News & analysis


Sterling remained one of the worst performers against the US dollar in yesterday’s session as headlines around a possible delay in lifting Covid-19 restrictions and bubbling trade tensions between London and Brussels weighed on the currency. GBPUSD still traded up in the latter part of yesterday’s trading session, however, this can mostly be attributed to broader USD weakness as opposed to sterling strength. The Times suggested in an article this morning that Britain’s roadmap for easing measures could be delayed by two weeks as this would enable all over-50s to be fully vaccinated and leave sufficient time for jabs to take effect before restrictions are lifted. The article came after the briefing from Chief medical officer Chris Witty and Chief scientific adviser Patrick Vallance who described the latest data as fairly grim. On the trade front, Brussels is preparing to make concessions over Northern Ireland as it points to the UK’s repeated failure to live up to its obligations. A vice-president of the European Commission has warned that Brussels will start a trade war with Britain if Boris Johnson overrides the Brexit treaty so that Northern Irish shops can keep selling British sausages. The GBP underperformance on the back of the headlines was still visible in the Asian session, with GBPUSD falling by 0.24% since midnight while EURUSD shaved off a more modest 0.12%. Investors turn to the Bank of England’s Andy Haldane who is set to speak on inequality at Glasgow University at 14:00 BST while the rest of the economic calendar is virtually blank for the UK today.


Yesterday’s session for the euro consisted mostly of broader US dollar moves while volatility remains low ahead of Thursday’s European Central Bank meeting. This morning’s industrial production from Germany, which fell by 1.0% vs the expected increase of 0.4% MoM failed to undermine the currency as EURUSD remained flat around the release. The ZEW sentiment indicator from Germany will be released at 10:00 BST and is set to show a significant increase after encouraging prints in May’s Purchasing Managers’ Index figures and Ifo survey data. The expectations index is set to print at 86.0 vs the prior reading of 84.4 while the current situation index is expected to have increased from -40.1 up to -28.0. A good print may encourage EURUSD to attempt a move towards yesterday’s highs, but the overall rally should be limited as markets are already pricing in a rise in the ZEW data following the other strong data releases.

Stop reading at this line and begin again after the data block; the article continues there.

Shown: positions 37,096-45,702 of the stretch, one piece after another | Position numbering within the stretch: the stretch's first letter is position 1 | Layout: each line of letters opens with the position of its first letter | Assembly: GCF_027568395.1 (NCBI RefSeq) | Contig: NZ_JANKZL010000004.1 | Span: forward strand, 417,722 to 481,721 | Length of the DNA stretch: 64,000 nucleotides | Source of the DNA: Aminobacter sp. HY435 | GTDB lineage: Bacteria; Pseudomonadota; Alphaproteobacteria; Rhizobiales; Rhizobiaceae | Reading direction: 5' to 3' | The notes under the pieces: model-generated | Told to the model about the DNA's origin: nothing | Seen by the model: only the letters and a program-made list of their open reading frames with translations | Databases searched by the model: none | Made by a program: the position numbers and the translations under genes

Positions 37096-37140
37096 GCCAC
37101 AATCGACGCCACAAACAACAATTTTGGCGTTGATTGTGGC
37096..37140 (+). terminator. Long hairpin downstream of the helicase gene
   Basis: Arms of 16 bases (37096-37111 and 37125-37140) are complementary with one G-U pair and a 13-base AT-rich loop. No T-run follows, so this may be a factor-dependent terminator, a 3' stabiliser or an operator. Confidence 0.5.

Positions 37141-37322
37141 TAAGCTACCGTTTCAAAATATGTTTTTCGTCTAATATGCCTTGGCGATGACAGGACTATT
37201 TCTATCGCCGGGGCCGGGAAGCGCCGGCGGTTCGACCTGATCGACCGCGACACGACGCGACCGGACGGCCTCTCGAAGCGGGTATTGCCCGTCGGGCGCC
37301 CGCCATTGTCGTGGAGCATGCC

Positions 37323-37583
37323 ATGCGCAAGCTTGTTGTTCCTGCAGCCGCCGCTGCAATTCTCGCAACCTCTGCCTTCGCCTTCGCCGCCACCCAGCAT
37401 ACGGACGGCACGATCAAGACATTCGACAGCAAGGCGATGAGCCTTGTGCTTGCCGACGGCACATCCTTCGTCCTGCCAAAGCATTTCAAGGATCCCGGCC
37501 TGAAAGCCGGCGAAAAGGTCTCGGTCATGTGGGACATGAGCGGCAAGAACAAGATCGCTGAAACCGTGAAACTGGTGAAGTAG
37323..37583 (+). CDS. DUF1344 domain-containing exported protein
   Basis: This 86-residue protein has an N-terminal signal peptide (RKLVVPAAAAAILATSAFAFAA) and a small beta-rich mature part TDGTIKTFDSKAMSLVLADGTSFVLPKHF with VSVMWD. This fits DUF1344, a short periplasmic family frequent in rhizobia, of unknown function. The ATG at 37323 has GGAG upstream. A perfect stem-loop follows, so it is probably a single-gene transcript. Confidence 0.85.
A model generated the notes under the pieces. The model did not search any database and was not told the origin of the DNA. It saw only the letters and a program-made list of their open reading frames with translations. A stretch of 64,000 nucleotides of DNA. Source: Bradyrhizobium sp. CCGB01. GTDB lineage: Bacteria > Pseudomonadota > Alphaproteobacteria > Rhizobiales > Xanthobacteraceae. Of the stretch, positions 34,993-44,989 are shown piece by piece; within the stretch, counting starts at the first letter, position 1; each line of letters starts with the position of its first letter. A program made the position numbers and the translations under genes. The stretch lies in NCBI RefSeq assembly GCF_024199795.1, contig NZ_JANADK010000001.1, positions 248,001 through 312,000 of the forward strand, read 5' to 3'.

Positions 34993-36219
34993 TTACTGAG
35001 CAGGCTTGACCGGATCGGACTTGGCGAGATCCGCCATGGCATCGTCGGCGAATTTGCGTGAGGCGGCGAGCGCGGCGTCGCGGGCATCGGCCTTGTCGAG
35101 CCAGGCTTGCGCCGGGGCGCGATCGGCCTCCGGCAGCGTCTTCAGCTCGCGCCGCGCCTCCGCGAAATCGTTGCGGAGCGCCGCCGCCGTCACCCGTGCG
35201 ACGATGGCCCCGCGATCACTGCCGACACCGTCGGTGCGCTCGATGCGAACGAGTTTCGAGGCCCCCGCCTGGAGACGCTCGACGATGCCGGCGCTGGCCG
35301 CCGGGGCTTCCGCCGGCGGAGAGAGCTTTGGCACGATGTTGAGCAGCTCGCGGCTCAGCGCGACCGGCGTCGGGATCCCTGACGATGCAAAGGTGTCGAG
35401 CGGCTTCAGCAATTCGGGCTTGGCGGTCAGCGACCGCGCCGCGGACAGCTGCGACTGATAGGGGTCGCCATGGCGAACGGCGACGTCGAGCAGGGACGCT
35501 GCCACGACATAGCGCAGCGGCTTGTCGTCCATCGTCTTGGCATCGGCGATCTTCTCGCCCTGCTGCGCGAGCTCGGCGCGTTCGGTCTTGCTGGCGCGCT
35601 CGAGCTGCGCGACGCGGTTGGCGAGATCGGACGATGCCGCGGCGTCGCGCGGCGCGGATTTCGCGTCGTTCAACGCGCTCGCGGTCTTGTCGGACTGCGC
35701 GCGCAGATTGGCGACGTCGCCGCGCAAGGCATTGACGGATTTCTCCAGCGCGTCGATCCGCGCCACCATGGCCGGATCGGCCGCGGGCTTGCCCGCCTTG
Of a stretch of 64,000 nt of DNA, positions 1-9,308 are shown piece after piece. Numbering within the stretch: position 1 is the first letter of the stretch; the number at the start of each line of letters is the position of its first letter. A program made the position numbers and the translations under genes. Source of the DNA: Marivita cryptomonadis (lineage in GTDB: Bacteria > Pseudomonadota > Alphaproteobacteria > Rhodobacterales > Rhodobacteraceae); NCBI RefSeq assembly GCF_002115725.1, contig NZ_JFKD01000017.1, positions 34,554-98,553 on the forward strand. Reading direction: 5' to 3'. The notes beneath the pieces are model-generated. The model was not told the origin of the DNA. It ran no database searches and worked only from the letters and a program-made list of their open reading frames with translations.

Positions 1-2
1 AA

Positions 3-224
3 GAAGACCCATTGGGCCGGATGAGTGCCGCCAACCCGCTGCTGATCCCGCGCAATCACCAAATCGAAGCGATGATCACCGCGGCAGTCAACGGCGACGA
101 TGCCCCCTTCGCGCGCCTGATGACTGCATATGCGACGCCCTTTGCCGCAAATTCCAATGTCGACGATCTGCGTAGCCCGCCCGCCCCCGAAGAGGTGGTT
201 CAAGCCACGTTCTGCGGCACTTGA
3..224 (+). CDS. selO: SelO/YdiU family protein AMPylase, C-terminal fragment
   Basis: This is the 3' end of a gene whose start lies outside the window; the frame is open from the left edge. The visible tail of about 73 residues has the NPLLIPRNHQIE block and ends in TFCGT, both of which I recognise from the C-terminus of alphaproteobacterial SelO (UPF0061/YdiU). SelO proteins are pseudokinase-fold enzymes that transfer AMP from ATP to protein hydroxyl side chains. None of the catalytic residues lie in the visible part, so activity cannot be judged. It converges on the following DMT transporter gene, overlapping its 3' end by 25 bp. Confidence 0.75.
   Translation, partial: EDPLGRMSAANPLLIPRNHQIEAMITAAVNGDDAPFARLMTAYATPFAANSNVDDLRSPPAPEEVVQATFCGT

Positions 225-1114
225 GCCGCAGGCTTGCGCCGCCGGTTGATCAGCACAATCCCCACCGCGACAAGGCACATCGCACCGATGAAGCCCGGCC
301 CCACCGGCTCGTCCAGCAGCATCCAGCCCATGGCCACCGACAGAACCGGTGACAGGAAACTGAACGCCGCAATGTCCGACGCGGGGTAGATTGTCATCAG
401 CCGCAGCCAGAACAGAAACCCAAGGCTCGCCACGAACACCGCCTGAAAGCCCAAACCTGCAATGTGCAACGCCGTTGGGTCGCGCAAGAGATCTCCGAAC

After failing to hold onto ground made early in yesterday’s session, the broad dollar starts today’s European trading day on the front foot again. There was no major catalyst behind yesterday’s dollar reversal, but the greenback slumped as US investors entered the fray with the DXY index closing 0.22% lower. The DXY index has been toying with the 90.00 handle for the past 4 trading sessions now as the data calendar remains light in the G10 space. However, volatility may begin to creep back into the market’s vision with key US data points, including April’s JOLTS job openings data today at 15:00 BST. The spread between job openings and filings has been a key area for US economists as the historically wide gap continues to point to increased wage growth and inflationary pressures. Such concerns may rear their head again today prior to Thursday’s CPI release and next week’s FOMC meeting. The back-end of the US yield curve will be in focus for FX markets in this regard.


The Canadian dollar was thrown around by the broad US dollar in yesterday’s session as economic events remained light north of the border. The only economic release of note was the Bloomberg Nanos Confidence measure, which has continually grinded higher as provinces take minor steps to reopening their local economies. With little scheduled on the economic calendar today beyond April’s merchandise trade data at 13:30 BST, and with the Bank of Canada set to release their latest policy decision tomorrow, today may be a muted day for the loonie. Price action is likely to be largely determined by broad US dollar moves and positioning ahead of tomorrow’s meeting.


Asian FX excluding Japan traded in a tight range this morning with little data released and a stern focus on Chinese and US inflation data due out tomorrow and Thursday respectively. Within this space, currencies such as CNY and HKD have benefited from a softer dollar overnight, however, things aren’t as dandy for the Japanese yen. JPY has been the worst-performing G10 currency against the dollar in 2021, registering losses close to 6% year-to-date. The yen has struggled with deflation and subsequent Covid-19 outbreaks at a time when most other DM central banks are pressured to normalise policy earlier amid a strong reflationary backdrop. Widening yield spreads and growth differentials continue to pressure the yen, which stands out not only in the G10 space but also within the APAC group.



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